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Homework Help: Temperature of body in space

  1. Oct 30, 2005 #1
    I want to determine the temperature of a body in space exposed to the Sun as it varies with time.
    I tried this.
    Let A be the area exposed to the Sun and 2A the total area of the body. Let 1380 W/m2 be the power of the sunlight falling on the body. Let [tex]\sigma[/tex] be the boltzmann constant, [tex]\epsilon[/tex] the emissivity of the body and T the temperature at a a particular instant of time, m the mass of the body and C the specific heat constant. Then
    \displaystyle\frac{dT}{dt} = \displaystyle\frac{1380A - 2\sigma\epsilon A T^4}{mC}[/tex]
    \displaystyle\frac{mC}{A}\int\displaystyle\frac{1}{1380 - 2\sigma\epsilon T^4}dT = \int dt
    I tried to integrate it on integrals.wolfram.com taking boltzmann constant as 5.6E-8 and emissivity as 0.7. The result was
    [tex]\displaystyle\frac{0.156942mC}{A}(\arctan[0.00230862T]+arctanh[0.00230862T]) + C' = t[/tex]

    C' is here the integration constant

    I dont know how to proceed further. Can anyone help please?
    Thank you
    Last edited: Oct 31, 2005
  2. jcsd
  3. Oct 31, 2005 #2
    Can anyone help please?
  4. Oct 31, 2005 #3
    Are you sure it's T^4? My thermodynamics knowledge is limited but I thought the rate of heat transmition was proportional to deltaT, I might be wrong though. Otherwise, there is no analytic solution to the lower equation for T.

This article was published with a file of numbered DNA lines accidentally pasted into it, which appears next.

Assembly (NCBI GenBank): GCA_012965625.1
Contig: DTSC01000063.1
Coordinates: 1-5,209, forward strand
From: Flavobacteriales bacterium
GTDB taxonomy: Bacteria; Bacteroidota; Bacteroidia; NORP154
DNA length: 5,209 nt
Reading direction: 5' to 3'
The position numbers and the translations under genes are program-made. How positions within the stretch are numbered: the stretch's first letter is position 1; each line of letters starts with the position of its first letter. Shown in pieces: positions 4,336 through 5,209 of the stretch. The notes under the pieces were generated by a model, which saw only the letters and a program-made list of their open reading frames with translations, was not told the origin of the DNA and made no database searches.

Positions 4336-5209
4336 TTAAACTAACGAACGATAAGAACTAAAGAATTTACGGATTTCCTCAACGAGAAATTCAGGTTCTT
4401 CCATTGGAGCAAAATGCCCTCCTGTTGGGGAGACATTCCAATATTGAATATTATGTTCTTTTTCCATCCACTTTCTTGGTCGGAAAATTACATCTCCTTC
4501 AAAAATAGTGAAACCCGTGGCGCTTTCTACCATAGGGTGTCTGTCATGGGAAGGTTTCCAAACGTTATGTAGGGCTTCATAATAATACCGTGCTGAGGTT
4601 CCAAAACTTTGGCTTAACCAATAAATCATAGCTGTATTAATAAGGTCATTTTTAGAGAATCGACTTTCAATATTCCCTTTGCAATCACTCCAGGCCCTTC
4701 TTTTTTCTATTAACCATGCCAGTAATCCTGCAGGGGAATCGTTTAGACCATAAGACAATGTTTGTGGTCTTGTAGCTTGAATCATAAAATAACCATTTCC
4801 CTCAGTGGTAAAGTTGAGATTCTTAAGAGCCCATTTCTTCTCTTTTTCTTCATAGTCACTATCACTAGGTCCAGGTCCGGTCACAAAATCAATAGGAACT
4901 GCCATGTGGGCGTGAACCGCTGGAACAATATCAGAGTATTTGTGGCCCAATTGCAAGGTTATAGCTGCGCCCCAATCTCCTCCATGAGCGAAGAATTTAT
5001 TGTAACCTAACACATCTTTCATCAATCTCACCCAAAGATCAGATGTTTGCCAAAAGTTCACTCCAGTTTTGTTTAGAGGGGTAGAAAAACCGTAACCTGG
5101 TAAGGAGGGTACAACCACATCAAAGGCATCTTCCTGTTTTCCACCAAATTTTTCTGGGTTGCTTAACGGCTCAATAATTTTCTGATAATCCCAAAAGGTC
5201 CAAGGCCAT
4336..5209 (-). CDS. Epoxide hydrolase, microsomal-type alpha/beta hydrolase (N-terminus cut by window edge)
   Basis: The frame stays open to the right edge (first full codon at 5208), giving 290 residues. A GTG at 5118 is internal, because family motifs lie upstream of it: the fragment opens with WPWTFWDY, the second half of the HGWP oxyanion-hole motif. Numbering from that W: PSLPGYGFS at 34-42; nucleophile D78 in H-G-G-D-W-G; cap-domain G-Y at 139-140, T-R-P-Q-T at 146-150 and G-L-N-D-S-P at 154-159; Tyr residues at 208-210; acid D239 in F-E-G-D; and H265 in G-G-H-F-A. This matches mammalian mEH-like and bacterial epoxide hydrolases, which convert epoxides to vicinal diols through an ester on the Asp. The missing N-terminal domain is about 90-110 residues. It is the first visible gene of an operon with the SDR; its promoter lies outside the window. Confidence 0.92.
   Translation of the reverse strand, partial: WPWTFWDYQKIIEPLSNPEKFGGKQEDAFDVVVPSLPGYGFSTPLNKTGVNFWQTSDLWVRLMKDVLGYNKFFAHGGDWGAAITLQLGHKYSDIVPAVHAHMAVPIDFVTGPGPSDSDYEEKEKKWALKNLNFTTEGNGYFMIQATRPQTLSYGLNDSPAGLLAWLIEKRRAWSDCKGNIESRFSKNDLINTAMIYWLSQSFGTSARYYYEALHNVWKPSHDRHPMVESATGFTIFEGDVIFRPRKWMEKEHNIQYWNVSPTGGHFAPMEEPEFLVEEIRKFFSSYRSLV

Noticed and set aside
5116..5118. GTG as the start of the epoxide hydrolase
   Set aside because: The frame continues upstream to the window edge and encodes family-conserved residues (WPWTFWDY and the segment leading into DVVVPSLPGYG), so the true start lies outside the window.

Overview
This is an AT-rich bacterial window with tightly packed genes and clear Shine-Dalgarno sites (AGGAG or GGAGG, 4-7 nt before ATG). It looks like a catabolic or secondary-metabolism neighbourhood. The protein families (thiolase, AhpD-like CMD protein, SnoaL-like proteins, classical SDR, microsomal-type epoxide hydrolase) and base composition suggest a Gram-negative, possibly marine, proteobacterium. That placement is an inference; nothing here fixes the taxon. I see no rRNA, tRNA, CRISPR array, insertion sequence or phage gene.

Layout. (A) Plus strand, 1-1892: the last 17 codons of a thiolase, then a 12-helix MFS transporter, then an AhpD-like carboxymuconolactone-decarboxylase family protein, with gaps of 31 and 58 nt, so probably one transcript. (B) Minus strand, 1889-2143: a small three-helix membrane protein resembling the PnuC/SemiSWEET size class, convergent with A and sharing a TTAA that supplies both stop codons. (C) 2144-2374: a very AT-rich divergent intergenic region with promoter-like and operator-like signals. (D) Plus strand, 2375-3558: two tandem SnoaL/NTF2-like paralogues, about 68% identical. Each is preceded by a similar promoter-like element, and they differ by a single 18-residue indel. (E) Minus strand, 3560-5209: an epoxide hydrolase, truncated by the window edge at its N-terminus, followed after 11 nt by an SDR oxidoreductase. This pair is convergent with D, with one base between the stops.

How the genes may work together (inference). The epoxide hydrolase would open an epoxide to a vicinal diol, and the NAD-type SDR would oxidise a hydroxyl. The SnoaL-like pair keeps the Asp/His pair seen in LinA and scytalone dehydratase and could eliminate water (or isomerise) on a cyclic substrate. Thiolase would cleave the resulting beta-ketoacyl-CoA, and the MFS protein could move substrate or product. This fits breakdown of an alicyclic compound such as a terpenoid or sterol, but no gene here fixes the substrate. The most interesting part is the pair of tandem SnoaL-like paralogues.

Edit - nevermind, it's blackbody radiation. Yeah, sorry, can't figure out what's wrong with either your physics or math. The last equation is not solvable for T.
    Last edited: Oct 31, 2005
  5. Oct 31, 2005 #4
    But there must be someway to find temperature as a function of time for a body in space exposed to the Sun.
  6. Oct 31, 2005 #5


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    Yes, there is. You can evaluate your integral numerically.
  7. Oct 31, 2005 #6
    But how do I integrate high temperatures into the equation, say if I want to evaluate it for a body with an initial temperature of 1000 K.
    My Arctanh would give an unreal value for all temperatures higher than 434.78 K.
  8. Oct 31, 2005 #7
    if you notice that ArcTan[x]+ArcTanh[x] for x > 1 always give some value a - 1.5708i , well , make it so your integration constant takes out the imaginary part.
    Edit- more specifically
    for x>1
    ArcTanh[x] = ArcTanh[1/x] -1/2pi*i

    Edit: Another approximation:
    for small x
    ArcTanh[x] = ArcTan[x]

    another nice identity:
    (you might be able to solve for this actually)
    [tex]tan^{-1}(x) +tan^{-1}(y) = tan^{-1}(\frac{x+y}{1-xy})[/tex]

    Last edit - I tried all the above, it doesn't work (not even with shoddy approximations).
    Last edited: Oct 31, 2005
  9. Oct 31, 2005 #8
    I didn't notice that before. Thanks for the help.
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